Tag: Industry – Textiles

Zachariah Allen

Zacharian Allen, 1795-1882, was a lawyer, inventor, and civic leader of the nineteenth century. One of his most notable inventions was the home hot-air furnace. He also originated the Providence Water Works and is credited with introducing the first vehicles to the Providence Fire Company. Allen was also instrumental in setting up the mutal fire

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George R. Ramsbottom

George Ramsbottom, 1888-1979, was a Pawtucket industrialist who was President-Treasurer of the Seekonk Lace Company. An angel to the Pawtucket Boys Club, he gave them Camp Ramsbottom for summer recreation. He was also active in Red Cross and Community Chest drives. Ramsbottom is also credited with helping to write the Pawtucket City Charter.

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Major John T. Godfrey

>b>Major John T. Godfrey, USAF, a Candian native raised in Woonsocket, was a highly decorated and widely recognized World War II flying ace credited with shooting down or destroying on the ground, 36 German planes. He later became prominent in public affairs as a State Senator. He also operated a successful Lace manufacturing business in

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Mr. & Mrs. Austin T. Levy

Austin Levy was a successful textile manufacturer, and his gracious wife, June (Rockwell) Levy, was known as the “First Lady of Burrillville” Their philanthropic interest played a major role in the development of their town. Through their gifts the town gained its’ Town Hall, the Harrisville Assembly Theater Building, a library, a post office, the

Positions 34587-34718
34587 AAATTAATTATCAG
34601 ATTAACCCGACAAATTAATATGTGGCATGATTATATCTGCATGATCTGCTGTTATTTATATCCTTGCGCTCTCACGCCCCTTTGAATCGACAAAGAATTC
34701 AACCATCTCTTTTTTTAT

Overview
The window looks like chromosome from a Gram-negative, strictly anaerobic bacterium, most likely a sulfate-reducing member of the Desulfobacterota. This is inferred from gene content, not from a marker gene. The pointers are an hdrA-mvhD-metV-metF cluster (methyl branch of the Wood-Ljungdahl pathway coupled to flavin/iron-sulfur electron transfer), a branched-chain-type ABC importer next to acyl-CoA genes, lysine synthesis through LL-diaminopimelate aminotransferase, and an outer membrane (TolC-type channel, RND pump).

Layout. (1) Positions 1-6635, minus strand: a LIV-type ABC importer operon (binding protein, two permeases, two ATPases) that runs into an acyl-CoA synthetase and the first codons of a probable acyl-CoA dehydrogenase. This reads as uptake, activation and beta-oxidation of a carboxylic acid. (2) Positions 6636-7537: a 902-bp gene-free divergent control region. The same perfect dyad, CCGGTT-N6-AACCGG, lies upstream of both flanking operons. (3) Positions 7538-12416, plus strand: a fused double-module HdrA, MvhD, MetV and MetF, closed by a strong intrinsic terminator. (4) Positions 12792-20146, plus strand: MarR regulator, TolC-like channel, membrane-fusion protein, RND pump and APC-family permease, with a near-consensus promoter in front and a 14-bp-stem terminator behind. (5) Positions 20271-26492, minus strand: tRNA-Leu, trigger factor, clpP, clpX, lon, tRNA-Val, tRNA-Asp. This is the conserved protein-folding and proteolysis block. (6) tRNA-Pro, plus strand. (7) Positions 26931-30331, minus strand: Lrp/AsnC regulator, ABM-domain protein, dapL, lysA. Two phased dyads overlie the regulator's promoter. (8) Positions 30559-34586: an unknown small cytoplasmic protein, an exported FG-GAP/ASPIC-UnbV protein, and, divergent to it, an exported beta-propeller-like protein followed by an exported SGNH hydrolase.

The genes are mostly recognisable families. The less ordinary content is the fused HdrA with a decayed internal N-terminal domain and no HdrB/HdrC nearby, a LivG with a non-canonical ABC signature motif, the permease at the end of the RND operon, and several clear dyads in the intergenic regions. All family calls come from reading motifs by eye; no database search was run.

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Charles Fletcher

  Fletcher, Charles, 1839-1907 Charles Fletcher, like Samuel Slater before him, amassed years of experience in the English textile industry as an operative before immigrating to Rhode Island in the late 1860s.  Once here, he soon built a regional empire for the production of woolen cloth and helped consolidate his holdings into an even larger

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Benjamin B. and Robert L. Knight

  Knight, Benjamin B., 1813-1898 and Knight, Robert, 1825-1912 The Knight brothers were textile manufacturers and philanthropists, owning twenty-one manufacturing villages under the logo “Fruit of the Loom,” and employing nearly 7000 operatives. Benjamin was born in Cranston, R.I., 3 October 1813 to  Stephen and Welthan (Brayton) Knight, farmers. He spent his early years assisting

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Governor William Sprague

Governor William Sprague, 1830-1915, was a member of the Sprague family of industrial and political prominence. William became the “Boy Governor” of Rhode Island at age 30 on a Unionist-Republican-Fusion ticket and shortly thereafter led the first Rhode Island Regiment into combat at the First Battle of Bull Run. He became a U.S. Senator in

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William F. Sayles

William Francis Sayles, 1824-1894, was a prominent Pawtucket, Rhode Island industrialist who founded the W.F. & F.C. Sayles Company, reputedly the world’s largest bleachery for cotton textile cloth, located in Saylesville on the Moshassuck River. Sayles and his brother Frederick, the first mayor of Pawtucket, also owned the Lorraine Mill on Mineral Spring Avenue, a